By Tarik El-Bashir
Washington Post Staff Writer
Saturday, February 14, 2009
Staffan Kronwall knows he probably won't get many more chances to prove that he belongs in the NHL. So the 26-year-old defenseman is treating his opportunity with the Washington Capitals as if it's his last.
Kronwall was claimed on re-entry waivers from Toronto last week and could make his Capitals debut -- and his first appearance in an NHL game in nearly a year -- tonight against the Tampa Bay Lightning.
"It's always good to make a first impression, but I don't feel any pressure," he said. "I feel I really don't have anything to lose."
That sentiment is shared by Capitals General Manager George McPhee, who plucked Kronwall from the waiver wire at the recommendation of his pro scouts in the hope that the 6-foot-4, 220-pound Swede is a late bloomer. McPhee estimates Kronwall will cost $87,000 since the Maple Leafs must pay half of his remaining salary. Kronwall is also scheduled to become a restricted free agent at the end of the season and can be sent to the minor leagues within a 10-game, 30-day window without clearing waivers.
"He's a big guy who can move the puck," Coach Bruce Boudreau said of Kronwall, who is the younger brother of Detroit defenseman Niklas Kronwall. "We feel there's not enough puck movers on defense anymore."
A little more than a week ago Kronwall was the fourth-leading scorer for Toronto's American Hockey League affiliate, the Toronto Marlies. With seven goals and 18 assists in 42 games, his play had earned him a promotion to the big leagues. But the Capitals snagged him before he got there.
Kronwall arrived in Washington early last Saturday and has been practicing with the Capitals since. But he wasn't eligible to play in a game until his immigration paperwork and work visa were secured. All that was finalized Thursday, and he was placed on the team's active roster a short time later.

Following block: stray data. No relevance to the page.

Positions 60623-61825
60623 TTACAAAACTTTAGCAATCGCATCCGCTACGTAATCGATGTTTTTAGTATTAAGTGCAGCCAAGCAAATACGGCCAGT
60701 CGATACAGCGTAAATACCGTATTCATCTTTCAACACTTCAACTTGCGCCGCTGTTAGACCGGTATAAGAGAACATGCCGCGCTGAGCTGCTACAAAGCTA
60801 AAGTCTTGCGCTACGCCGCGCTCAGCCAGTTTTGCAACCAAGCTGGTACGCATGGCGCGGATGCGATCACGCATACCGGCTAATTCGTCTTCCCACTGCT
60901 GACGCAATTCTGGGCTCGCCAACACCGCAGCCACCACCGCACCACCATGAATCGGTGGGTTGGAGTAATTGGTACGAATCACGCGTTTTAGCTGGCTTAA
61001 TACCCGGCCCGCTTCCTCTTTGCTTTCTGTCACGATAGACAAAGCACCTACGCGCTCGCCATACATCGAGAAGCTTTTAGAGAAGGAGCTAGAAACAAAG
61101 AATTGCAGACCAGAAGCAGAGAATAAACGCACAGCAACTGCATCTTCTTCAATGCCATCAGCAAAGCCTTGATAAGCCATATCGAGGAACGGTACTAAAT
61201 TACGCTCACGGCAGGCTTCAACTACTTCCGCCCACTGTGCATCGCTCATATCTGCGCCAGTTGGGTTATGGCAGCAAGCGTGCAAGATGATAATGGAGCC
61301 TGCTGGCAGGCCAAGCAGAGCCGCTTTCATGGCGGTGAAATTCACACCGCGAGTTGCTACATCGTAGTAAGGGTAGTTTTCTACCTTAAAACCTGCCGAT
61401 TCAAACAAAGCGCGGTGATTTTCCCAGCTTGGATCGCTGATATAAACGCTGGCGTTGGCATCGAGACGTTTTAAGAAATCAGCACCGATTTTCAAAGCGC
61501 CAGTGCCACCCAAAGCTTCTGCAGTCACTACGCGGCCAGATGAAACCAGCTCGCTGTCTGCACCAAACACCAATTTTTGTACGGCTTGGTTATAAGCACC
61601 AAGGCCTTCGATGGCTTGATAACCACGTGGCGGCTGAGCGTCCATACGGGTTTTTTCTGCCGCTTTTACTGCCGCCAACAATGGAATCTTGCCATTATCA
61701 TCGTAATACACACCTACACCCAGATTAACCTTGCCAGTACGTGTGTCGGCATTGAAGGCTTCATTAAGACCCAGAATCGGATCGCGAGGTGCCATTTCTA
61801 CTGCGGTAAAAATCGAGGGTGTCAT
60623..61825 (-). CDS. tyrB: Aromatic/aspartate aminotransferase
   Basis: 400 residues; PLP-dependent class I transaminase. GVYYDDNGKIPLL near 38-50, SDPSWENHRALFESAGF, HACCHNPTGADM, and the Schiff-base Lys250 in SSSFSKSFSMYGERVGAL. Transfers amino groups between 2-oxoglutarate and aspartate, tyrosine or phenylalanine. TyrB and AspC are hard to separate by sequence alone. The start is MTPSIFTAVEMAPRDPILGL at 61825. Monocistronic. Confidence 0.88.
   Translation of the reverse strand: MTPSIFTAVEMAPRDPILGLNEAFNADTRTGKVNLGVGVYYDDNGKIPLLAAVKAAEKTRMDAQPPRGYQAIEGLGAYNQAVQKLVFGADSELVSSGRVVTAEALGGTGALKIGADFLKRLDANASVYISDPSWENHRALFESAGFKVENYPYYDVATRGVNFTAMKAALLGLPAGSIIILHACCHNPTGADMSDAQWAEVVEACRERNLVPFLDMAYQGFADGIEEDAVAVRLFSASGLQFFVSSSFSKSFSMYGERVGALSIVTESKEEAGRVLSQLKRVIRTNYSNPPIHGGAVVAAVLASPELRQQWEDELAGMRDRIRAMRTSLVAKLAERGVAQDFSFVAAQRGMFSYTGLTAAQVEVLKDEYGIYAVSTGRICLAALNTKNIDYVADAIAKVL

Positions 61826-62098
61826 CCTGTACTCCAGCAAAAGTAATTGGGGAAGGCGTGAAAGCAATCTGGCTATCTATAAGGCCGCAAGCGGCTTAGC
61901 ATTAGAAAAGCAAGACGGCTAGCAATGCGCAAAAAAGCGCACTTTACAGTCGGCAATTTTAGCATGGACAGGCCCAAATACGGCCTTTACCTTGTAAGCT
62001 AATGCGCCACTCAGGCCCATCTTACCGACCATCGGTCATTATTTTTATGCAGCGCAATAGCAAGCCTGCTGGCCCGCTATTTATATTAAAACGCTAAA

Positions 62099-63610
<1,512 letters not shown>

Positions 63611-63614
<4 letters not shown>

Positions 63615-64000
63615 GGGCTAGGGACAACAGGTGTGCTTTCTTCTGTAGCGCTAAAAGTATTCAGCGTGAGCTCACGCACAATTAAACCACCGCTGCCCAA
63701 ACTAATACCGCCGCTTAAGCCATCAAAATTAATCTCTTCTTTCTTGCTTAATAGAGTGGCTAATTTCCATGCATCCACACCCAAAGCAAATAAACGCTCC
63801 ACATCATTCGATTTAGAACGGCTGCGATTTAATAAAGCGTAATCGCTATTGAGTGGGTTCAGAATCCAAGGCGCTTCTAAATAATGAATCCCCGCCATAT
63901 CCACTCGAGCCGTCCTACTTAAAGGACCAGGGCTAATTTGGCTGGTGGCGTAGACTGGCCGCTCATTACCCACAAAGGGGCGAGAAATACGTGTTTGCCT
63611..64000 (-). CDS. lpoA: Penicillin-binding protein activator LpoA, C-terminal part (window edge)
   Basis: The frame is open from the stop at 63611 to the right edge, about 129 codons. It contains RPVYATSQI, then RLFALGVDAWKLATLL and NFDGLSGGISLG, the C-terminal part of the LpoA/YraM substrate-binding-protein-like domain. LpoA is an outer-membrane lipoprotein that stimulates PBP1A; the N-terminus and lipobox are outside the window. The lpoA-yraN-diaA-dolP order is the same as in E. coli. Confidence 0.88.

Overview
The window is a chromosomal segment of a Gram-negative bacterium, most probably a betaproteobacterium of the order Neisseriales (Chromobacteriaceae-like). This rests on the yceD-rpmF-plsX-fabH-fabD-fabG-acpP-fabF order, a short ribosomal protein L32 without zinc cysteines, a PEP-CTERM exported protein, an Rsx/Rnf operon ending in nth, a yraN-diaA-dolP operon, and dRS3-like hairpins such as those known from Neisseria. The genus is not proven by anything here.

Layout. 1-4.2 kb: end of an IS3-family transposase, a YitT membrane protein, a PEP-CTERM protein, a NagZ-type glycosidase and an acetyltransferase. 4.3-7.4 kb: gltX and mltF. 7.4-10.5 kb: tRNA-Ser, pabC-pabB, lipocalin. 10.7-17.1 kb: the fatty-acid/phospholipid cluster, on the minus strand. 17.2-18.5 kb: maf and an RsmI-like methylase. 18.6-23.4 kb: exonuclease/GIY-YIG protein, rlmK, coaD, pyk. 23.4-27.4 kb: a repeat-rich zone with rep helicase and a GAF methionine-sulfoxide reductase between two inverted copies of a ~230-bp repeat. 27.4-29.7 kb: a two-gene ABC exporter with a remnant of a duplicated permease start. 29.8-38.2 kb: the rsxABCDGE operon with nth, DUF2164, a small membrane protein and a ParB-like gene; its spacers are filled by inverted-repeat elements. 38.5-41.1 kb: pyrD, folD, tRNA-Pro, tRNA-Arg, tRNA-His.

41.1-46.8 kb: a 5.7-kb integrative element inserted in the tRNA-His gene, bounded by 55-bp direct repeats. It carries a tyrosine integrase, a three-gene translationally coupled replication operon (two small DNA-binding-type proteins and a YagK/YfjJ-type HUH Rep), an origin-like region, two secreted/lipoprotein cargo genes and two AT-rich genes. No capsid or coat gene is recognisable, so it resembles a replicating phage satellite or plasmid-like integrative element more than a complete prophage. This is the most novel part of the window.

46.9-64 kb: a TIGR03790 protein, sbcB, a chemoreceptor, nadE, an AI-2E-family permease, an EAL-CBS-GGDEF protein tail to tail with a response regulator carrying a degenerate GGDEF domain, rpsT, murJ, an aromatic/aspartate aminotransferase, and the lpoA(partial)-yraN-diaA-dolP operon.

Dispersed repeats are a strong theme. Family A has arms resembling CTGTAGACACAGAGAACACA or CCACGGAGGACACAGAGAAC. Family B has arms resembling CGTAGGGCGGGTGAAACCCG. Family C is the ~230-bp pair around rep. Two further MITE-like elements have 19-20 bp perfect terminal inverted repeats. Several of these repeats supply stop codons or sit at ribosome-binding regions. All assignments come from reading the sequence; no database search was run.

Kronwall's adjustment to his new surroundings has been eased somewhat by his prior relationship with fellow Swedes Michael Nylander and Nicklas Backstrom, who took Kronwall on a tour of Washington last week. Kronwall played briefly with Backstrom for Brynas IF Gavle in 2004-05 and has trained with Nylander in Stockholm.
"It's a great group of guys," Kronwall said, "and so far they have really opened their arms for me."
Capable of occasionally delivering a big hit, Kronwall gives the team an eighth healthy defenseman -- and Boudreau another option.
"He's a good skater who can move the puck," veteran defenseman Tom Poti said. "That's what our game is all about: making a good first pass and joining the rush. Competition among teammates is always good. It pushes guys to play better and be sharper."
Kronwall, who was drafted in the ninth round by Toronto in 2002, spent three seasons in the Swedish Elite League, where he played alongside his more talented brother in 2002-03 with Djurgardens IF Stockholm. "We were even partners for a few games," Staffan Kronwall said of Niklas, the Red Wings' first-round draft pick in 2000. "That was kind of cool. We're really tight and good friends."
Staffan Kronwall made his NHL debut with the Maple Leafs in October 2005 and appeared in 34 games that season, registering an assist in limited ice time. But a series of knee and ankle injuries pushed him down the organization's depth chart, and after spending all of 2006-07 in the minor leagues, he appeared in just 18 games for the Maple Leafs last season. Then in training camp last October, Kronwall was squeezed out by first-round draft pick Luke Schenn and the addition of free agent Jonas Frogren.
"It was tough for me in Toronto," Kronwall said. "I had a good start there and then I had some injuries. It's unfortunate, but I'm looking forward to getting another chance."
Capitals Notes: Alexander Semin participated fully yesterday and is expected to face the Lightning after missing a game because of an undisclosed injury. Semin practiced on a line with Alex Ovechkin and Backstrom. Viktor Kozlov, meantime, will likely miss his fourth straight contest because of a strained groin muscle. . . . Boudreau would only say "there's a chance" when asked whether rookie Michal Neuvirth will make his first NHL start tonight at St. Pete Times Forum.